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George Pittman, teacher, mentor, traveler, community volunteer and loving husband and father died Jan 1, 2014 after a brief battle with pancreatic cancer. He was 76.
Pittman was born to George E. and Myrtis Pittman in Decatur, Ga. June 29, 1937. After graduation from high school in Decatur, he continued his education at Mississippi College where he met his wife of 53 years Alicia Jones Pittman. He went on to the University of Mississippi and earned his Master’s and Ph.D., specializing in English Renaissance literature.
Pittman taught English at Middle Tennessee State University and later taught and chaired the English Department at Howard Payne University, and served as Dean of School of Arts and Sciences. In 1977 he returned to his undergraduate alma mater where he served as longtime chair of the English Department. During his lengthy tenure at Mississippi College, Pittman established the annual Shakespeare Festival, now in its 37th year. He was selected to be the first resident professor in the London semester program, an honor that combined two of his passions, teaching and travel. George also loved the arts. He served as volunteer with International Ballet Competition in Jackson, Miss. He did not limit his teaching to the classroom and was a popular lecturer on Shakespeare to various community groups often in Renaissance costume.
George and Alicia loved to travel, often leading students on trips throughout Europe. And for seven summers they taught English as a Second Language in schools and universities across China. In Alicia, George found his soul mate as they shared a passion for travel, service and adventure. For their 50th wedding anniversary they celebrated by doing “Fifty Things Great and Small” throughout the year.
In his distinguished teaching career, Pittman’s students and colleagues awarded him many teaching honors, including the Mississippi College Distinguished Professor and the Civitan Teacher of the Year. A champion of education, he established the Pittman Outstanding Young Professor Award. Active on campus, he served as president of Faculty Club and chairman of Publication and sponsored many student groups, working with local and international students. After retirement, he was awarded the Distinguished Alumnus Award. His devoted teaching and mentoring of students and younger colleagues will long endure.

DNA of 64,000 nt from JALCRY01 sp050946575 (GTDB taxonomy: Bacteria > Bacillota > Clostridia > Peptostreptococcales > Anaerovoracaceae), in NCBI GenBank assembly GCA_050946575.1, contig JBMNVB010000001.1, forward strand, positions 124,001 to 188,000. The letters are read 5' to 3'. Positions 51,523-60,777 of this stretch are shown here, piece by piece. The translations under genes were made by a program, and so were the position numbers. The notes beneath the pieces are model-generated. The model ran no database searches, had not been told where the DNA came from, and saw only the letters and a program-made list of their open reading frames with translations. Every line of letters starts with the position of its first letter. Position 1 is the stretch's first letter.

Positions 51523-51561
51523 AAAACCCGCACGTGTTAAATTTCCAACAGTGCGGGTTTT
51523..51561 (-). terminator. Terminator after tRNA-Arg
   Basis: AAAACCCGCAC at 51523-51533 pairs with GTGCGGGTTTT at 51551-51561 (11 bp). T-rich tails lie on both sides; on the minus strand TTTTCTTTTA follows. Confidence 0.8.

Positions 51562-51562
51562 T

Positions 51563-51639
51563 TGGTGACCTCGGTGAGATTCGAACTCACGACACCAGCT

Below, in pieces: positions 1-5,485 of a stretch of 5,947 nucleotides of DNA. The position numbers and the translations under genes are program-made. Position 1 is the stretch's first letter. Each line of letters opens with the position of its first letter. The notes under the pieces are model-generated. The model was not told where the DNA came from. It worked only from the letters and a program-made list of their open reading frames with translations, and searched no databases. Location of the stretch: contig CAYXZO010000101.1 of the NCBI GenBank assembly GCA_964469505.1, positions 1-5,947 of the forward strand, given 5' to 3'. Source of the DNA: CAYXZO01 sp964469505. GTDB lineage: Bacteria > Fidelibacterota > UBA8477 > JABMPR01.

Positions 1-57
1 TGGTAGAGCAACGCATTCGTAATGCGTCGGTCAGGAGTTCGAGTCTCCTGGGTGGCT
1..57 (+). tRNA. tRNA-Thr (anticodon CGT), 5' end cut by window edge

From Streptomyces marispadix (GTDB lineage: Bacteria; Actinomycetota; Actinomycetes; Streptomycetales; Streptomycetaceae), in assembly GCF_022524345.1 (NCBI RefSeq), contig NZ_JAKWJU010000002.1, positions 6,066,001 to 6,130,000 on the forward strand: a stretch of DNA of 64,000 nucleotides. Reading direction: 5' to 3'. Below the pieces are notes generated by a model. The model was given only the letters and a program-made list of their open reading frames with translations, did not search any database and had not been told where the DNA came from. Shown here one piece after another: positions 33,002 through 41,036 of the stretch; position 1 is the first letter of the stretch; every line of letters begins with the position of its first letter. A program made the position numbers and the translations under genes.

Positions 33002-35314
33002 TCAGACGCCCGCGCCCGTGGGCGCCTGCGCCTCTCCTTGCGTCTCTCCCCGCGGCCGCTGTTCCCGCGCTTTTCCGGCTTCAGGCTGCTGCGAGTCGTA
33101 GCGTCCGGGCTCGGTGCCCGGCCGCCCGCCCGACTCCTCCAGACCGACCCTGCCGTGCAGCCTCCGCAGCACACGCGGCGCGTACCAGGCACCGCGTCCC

A former colleague had this to say, “George was a favorite colleague of so many of us. We respected him as a scholar and an outstanding professor, but we loved him for his kindness, his easy-going nature, his sense of humor, and his sheer joy of living. His legacy as a professor, a department chair, a mentor to both students and instructors, and a beloved colleague will long be remembered.”
After four decades of teaching, George and Alicia retired to Aledo, to be closer to family. He was his grandchildrens’ biggest supporter, delighting in their many sports events and dance competitions.
In retirement it was as a leader and active volunteer, that George found his second calling. Utilizing his mentoring and teaching skills learned from a lifetime in the classroom, George used his gifts to benefit the greater Parker County area. At First Baptist Aledo, George was a deacon, a choir member, an active member of missions groups, and he loved being a part of The Joy Strummers Ukulele Choir. He and Alicia were committed volunteers at Parker County Center of Hope. He served as a client advisor at the center offering practical advice and spiritual support. More recently he worked with Refugee Services of Fort Worth. And he served on the board of directors and as a docent at Doss Heritage and Cultural Center where he and Alicia worked at summer camps.
Rare is the man whose guidance is so far reaching. Along with a generation of teachers, professors, deans, lawyers and doctors whom he shaped in his classrooms, George influenced the lives of the less fortunate of Parker County. In short the Renaissance scholar was a Renaissance man, who shared his considerable talents with grace, humor, compassion, and integrity.
Funeral Information: First Baptist Church, Aledo.
Memorials may be made to the Mississippi College English Department, Center of Hope – East Parker County (Aledo, TX) or Doss Heritage and Culture Center – Weatherford, TX.
Survivors include his wife of 53 years, Alicia J. Pittman of Aledo; son, Greg Pittman and wife Angie of Round Rock; daughter Patti Pittman Gough and husband Norman of Aledo; brother Dr. Richard E. Pittman of Washington DC; grandchildren Tori and Ali Pittman and Tara and Travis Gough.